Choir Returns to SRV Campus

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Approximately 52 Fridays ago, we entered quarantine in Danville in order to prevent the spread of the coronavirus. We continued with school remotely up until summer, largely in an asynchronous fashion, and then in the fall students and teachers began to follow a schedule for school hours. With the vaccines being given out slowly and Contra Costa County entering the red zone and leaving the purple zone, we’ve entered a hybrid phase where some students go to school in-person some days of the week and remain remote other days, and some students learn entirely remotely. How will each class handle it?

Choir and the performing arts are different from most classes in the course material and method of teaching, as well as the style of the class itself. Performing classes will have to adapt slightly differently than other classes.

Choir in remote learning at SRV has involved many online programs, such as MusicFirst, Sight Reading Factory, and Soundtrap. A lot more focus on working on skills other than performance has been present throughout the school year, such as sight reading, key signatures, emotion, and solfège (the do-re-mi scale and the accompanying hand signs).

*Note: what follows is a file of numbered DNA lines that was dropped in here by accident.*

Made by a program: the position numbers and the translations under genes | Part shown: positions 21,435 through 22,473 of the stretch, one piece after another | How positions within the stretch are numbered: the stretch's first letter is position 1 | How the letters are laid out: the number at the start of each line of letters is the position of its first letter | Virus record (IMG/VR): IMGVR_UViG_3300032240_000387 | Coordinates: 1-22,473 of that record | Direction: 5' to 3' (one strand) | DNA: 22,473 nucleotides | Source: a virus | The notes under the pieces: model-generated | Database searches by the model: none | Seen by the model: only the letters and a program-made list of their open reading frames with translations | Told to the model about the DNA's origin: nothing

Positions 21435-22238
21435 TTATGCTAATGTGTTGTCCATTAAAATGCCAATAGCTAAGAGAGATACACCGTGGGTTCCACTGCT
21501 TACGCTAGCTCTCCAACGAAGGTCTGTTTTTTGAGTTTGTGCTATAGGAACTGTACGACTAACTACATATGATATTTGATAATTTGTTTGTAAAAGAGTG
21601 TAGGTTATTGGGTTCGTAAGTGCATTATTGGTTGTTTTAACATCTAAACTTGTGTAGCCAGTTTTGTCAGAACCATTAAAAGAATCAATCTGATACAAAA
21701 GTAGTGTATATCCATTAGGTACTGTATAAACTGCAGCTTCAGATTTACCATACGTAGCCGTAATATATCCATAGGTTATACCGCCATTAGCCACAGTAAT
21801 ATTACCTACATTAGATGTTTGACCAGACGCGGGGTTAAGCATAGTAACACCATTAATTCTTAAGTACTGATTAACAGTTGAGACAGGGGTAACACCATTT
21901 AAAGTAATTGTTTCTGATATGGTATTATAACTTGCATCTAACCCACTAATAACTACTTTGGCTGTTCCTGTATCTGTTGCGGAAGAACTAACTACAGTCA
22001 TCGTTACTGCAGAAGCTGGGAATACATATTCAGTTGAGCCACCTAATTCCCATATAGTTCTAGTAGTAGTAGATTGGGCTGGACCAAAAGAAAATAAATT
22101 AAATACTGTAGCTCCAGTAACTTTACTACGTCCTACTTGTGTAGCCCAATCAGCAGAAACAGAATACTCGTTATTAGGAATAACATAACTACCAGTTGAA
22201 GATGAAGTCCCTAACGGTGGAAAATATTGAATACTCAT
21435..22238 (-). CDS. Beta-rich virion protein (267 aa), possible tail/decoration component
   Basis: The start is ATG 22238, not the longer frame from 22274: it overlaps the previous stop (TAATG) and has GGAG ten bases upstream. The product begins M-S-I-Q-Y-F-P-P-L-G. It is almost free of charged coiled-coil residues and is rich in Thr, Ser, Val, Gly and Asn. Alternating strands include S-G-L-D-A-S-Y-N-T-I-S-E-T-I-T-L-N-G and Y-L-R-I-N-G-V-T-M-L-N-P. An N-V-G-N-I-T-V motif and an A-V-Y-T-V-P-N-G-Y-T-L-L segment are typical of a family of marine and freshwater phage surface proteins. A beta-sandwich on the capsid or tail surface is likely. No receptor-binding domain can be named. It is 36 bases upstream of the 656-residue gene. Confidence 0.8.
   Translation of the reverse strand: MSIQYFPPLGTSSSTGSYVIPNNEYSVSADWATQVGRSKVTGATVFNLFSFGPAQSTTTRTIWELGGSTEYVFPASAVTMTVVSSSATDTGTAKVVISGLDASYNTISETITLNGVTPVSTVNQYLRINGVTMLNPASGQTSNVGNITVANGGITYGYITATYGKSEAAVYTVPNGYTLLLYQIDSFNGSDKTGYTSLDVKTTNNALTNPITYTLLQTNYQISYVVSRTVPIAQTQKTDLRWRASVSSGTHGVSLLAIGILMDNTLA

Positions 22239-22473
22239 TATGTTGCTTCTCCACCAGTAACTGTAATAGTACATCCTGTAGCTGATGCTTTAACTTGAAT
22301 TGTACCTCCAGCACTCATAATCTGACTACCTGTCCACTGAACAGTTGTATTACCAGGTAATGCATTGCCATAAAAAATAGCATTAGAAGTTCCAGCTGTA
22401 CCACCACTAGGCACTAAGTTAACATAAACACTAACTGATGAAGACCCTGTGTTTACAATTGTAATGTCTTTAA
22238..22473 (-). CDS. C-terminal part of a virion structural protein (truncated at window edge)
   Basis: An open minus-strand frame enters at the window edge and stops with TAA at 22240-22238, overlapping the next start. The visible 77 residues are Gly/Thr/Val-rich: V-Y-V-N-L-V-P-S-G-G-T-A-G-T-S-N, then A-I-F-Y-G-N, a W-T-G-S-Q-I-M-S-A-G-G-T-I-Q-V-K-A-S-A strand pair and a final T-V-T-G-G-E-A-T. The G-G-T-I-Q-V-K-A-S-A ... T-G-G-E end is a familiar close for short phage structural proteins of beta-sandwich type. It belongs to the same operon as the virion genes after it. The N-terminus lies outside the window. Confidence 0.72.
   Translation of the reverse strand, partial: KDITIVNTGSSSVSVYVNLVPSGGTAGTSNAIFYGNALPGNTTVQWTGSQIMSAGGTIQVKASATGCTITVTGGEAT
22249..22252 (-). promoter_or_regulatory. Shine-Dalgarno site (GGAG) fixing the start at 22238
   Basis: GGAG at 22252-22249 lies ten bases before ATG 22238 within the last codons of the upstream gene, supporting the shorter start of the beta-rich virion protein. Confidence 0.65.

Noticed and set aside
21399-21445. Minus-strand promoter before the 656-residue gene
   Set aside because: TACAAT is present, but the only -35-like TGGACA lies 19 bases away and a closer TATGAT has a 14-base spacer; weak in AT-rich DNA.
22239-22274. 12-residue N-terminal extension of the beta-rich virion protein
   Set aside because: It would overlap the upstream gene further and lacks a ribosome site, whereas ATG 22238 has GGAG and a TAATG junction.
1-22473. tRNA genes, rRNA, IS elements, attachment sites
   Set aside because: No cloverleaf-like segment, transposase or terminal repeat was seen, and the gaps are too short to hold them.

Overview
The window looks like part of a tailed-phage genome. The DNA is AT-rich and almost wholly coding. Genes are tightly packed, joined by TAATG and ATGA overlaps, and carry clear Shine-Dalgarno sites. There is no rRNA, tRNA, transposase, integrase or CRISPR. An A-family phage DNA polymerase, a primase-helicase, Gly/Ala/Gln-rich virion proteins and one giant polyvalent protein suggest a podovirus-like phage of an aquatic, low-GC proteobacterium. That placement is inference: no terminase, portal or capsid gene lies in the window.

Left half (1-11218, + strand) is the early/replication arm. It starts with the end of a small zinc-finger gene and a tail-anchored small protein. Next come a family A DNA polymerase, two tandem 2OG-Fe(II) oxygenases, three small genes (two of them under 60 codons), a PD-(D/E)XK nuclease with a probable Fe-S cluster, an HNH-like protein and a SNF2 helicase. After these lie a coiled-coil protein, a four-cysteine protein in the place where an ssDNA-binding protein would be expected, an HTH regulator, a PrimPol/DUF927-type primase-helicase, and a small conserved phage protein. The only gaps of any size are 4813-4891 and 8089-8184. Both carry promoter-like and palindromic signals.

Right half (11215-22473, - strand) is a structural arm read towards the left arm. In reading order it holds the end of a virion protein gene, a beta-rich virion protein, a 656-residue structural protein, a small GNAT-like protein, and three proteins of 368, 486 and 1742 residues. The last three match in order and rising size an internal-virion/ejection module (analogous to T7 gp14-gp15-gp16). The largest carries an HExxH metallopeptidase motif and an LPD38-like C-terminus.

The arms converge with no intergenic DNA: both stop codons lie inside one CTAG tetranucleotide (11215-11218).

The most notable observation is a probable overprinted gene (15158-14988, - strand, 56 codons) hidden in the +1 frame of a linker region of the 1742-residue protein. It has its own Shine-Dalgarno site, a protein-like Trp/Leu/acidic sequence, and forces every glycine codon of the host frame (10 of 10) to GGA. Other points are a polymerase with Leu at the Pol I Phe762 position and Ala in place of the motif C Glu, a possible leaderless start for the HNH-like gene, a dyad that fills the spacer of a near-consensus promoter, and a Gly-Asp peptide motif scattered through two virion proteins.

The focus on technical skill as compared to performances is due to the fact that it is more difficult to correct performance technique over the computer compared to in person: choir students don’t often unmute and sing all at once, rather unmuting just when performing an exercise or testing something.

Michael DiGiacinto, the choir teacher at San Ramon Valley High School, commented that even within classes, though, the focus on performance versus skill differs: as one ascends levels, there is more and more focus on the performance aspect since students are expected to be at a higher level skill wise.

It’s Mr. DiGiacinto’s first year teaching at San Ramon Valley. When asked about what this year has been like, he said, “It’s been an adventure. It’s put a lot on us as teachers and us as students as we approach what choir even means in this situation.

“Choir used to be in a room together and about making music, but we’ve found workarounds and made choir a vibrant part of the day and we work on music together. It’s also a challenge. Everything seems to take 15-20% longer: planning, rehearsing, trying to manage on the fly, managing the pacing.”

When asked about the schedule about 

With school now resuming with a hybrid model, the class has changed somewhat. In the past week, the Women’s Ensemble class has focused quite a bit on repertoire. We’ve spent time working on sight-singing and gathering feedback about the hybrid model during our half-days.

Singing with masks on is understandably difficult: getting enough breath in and breathing properly is made difficult by the mask. However, there are special singing masks which have more space and make it easier to sing and breathe. Choir students who have returned to SRV are using these masks in choir.